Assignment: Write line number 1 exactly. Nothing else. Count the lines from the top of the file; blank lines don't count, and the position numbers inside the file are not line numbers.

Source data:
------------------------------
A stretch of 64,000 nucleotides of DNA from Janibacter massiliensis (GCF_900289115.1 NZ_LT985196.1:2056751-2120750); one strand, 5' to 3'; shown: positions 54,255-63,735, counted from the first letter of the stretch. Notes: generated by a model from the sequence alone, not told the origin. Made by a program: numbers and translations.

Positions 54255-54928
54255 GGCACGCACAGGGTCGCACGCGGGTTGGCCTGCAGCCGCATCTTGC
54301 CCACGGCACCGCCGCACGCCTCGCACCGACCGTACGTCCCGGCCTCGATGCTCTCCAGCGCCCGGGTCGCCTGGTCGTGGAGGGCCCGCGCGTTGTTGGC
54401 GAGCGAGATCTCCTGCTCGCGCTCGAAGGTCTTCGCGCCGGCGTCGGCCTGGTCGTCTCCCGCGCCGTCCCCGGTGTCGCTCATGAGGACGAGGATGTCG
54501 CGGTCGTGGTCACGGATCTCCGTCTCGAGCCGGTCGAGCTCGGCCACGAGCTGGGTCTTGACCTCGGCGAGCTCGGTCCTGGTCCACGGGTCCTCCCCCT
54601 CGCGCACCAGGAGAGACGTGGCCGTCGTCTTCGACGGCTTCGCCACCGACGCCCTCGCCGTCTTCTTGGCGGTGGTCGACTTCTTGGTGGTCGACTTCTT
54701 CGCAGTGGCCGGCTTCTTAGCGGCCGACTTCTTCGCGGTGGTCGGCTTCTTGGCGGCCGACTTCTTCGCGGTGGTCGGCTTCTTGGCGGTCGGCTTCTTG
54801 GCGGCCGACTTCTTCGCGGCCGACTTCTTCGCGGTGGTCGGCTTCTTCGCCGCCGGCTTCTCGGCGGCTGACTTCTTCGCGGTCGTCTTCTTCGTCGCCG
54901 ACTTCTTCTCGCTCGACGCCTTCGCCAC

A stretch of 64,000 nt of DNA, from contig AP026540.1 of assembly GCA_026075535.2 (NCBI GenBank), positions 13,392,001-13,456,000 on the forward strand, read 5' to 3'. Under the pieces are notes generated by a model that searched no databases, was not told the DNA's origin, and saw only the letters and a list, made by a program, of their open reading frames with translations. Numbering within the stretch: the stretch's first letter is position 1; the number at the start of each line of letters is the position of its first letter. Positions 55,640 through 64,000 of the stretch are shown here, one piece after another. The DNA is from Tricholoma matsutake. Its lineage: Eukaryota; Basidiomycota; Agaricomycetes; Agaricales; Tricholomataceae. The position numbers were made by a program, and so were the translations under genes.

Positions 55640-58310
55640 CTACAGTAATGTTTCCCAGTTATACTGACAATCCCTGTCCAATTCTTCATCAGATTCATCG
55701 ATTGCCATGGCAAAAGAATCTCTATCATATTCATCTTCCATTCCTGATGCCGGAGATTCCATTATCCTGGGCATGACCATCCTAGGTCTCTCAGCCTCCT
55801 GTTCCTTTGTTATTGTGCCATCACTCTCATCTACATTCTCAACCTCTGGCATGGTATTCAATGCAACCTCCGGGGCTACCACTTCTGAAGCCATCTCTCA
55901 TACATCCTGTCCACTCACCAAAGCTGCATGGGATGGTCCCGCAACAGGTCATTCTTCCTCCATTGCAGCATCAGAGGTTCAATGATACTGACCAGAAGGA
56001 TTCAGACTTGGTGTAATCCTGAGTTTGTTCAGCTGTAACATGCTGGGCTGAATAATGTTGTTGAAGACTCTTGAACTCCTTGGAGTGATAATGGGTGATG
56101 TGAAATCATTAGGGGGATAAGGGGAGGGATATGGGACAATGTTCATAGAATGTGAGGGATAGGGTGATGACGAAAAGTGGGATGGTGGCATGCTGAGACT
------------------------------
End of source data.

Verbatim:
A stretch of 64,000 nucleotides of DNA from Janibacter massiliensis (GCF_900289115.1 NZ_LT985196.1:2056751-2120750); one strand, 5' to 3'; shown: positions 54,255-63,735, counted from the first letter of the stretch. Notes: generated by a model from the sequence alone, not told the origin. Made by a program: numbers and translations.